What is essential tremor?
Essential tremor (ET) is a movement disorder characterized by uncontrollable shaking (tremors) in different parts and on different sides of the body. Areas affected often include the hands, arms, head, larynx (voice box), tongue, chin, and other areas. In rare cases, the lower body is affected.
What are the symptoms of essential tremor?
The main symptoms associated with essential tremor include:
- Uncontrollable shaking that occurs for brief periods of time
- A shaking voice
- Nodding head
- Tremors that worsen during periods of emotional stress
- Tremors that worsen with purposeful movement
- Tremors that lessen with rest
- Balance problems, in rare cases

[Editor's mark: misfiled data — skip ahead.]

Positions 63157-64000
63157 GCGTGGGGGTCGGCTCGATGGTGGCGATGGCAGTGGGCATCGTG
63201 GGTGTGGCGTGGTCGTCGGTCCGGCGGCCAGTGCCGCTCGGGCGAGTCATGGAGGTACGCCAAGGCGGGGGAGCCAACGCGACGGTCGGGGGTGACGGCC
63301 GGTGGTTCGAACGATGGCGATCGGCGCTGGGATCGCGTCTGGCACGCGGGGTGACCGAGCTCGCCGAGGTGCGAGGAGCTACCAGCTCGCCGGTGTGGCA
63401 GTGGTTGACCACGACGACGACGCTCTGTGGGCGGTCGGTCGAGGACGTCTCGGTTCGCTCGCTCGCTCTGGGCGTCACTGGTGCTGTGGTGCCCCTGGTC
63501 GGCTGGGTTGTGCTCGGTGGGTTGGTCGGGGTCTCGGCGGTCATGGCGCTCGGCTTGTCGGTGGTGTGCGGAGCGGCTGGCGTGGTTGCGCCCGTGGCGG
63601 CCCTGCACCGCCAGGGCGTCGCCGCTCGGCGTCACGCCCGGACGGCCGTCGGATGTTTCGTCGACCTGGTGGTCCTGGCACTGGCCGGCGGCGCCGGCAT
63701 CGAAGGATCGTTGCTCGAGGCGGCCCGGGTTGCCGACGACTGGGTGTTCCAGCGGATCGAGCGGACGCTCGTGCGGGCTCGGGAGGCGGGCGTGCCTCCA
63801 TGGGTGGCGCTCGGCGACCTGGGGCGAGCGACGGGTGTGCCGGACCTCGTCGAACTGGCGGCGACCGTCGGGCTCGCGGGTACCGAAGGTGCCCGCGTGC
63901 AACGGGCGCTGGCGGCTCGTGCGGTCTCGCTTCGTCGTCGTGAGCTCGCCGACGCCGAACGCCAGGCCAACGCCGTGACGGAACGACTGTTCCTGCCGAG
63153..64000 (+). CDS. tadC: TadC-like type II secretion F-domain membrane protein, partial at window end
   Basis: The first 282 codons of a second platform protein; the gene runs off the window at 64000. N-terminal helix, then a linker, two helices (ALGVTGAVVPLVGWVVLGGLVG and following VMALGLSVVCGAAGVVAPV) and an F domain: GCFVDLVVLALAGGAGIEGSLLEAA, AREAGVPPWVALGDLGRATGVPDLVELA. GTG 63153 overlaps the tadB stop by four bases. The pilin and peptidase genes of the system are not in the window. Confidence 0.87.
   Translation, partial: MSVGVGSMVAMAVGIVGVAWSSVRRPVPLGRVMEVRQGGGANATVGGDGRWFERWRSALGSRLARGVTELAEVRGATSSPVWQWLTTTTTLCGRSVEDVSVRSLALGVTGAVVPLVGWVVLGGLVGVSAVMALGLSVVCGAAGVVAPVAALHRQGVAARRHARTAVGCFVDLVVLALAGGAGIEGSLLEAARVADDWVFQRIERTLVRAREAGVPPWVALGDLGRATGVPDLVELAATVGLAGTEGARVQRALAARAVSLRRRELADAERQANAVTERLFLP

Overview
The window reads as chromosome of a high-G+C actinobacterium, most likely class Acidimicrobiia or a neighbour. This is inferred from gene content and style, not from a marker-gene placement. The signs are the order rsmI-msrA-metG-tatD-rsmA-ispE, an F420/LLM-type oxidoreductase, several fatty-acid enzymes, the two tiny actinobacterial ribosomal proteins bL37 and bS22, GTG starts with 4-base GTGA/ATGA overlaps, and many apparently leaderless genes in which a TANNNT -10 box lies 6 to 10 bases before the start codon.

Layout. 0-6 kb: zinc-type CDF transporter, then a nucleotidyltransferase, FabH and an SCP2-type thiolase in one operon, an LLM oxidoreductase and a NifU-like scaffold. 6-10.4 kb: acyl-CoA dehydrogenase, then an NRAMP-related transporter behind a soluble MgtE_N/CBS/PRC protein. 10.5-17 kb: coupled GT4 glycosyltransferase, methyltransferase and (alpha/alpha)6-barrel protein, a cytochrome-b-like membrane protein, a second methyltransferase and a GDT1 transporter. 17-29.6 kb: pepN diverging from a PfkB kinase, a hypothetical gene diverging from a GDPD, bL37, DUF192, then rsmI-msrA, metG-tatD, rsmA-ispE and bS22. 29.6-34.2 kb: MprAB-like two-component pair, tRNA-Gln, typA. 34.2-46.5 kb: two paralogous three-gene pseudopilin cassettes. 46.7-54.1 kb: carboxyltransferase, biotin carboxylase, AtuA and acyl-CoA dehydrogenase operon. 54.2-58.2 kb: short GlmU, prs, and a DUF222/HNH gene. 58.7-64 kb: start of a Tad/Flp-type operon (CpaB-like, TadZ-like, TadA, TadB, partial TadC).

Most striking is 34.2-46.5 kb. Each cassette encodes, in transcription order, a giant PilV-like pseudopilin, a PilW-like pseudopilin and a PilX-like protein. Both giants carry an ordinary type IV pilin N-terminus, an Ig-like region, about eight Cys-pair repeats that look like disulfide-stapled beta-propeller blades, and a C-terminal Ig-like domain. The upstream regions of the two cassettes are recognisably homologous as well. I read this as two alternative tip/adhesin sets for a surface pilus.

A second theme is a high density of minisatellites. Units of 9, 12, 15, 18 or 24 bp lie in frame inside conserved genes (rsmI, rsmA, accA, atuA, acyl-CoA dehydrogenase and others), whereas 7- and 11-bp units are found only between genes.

If it is not essential tremor, what could it be?
Tremors can be caused by a variety of other conditions or lifestyle factors. What differentiates them is the timing of the tremor. It is important to ascertain whether the tremors occur at rest, with sustained posture, or with certain movements.
- Drugs. There are several drugs that can cause tremor:
- Alcohol (chronic use)
- Antiarrhythmic drugs (like Cordarone®, Procanbid®)
- Tegretol® (a seizure drug, especially when combined with lithium)
- Corticosteroids (like prednisone)
- Lithium (especially when combined with an antidepressant)
- Dilantin® (a seizure drug)
- Albuterol (an asthma drug sold under the brand name Proventil® or Ventolin®)
- Certain antidepressants like Paxil®, Prozac®, Zoloft®, Pamelor®, and others
- Other causes:
- Resting tremors can be caused by certain medications, Parkinson’s disease, or other conditions including multiple sclerosis and stroke.
- Tremors that change with posture or movement can occur in people with low blood sugar, drug withdrawal, thyroid problems, Parkinson’s disease, multiple sclerosis, or stroke.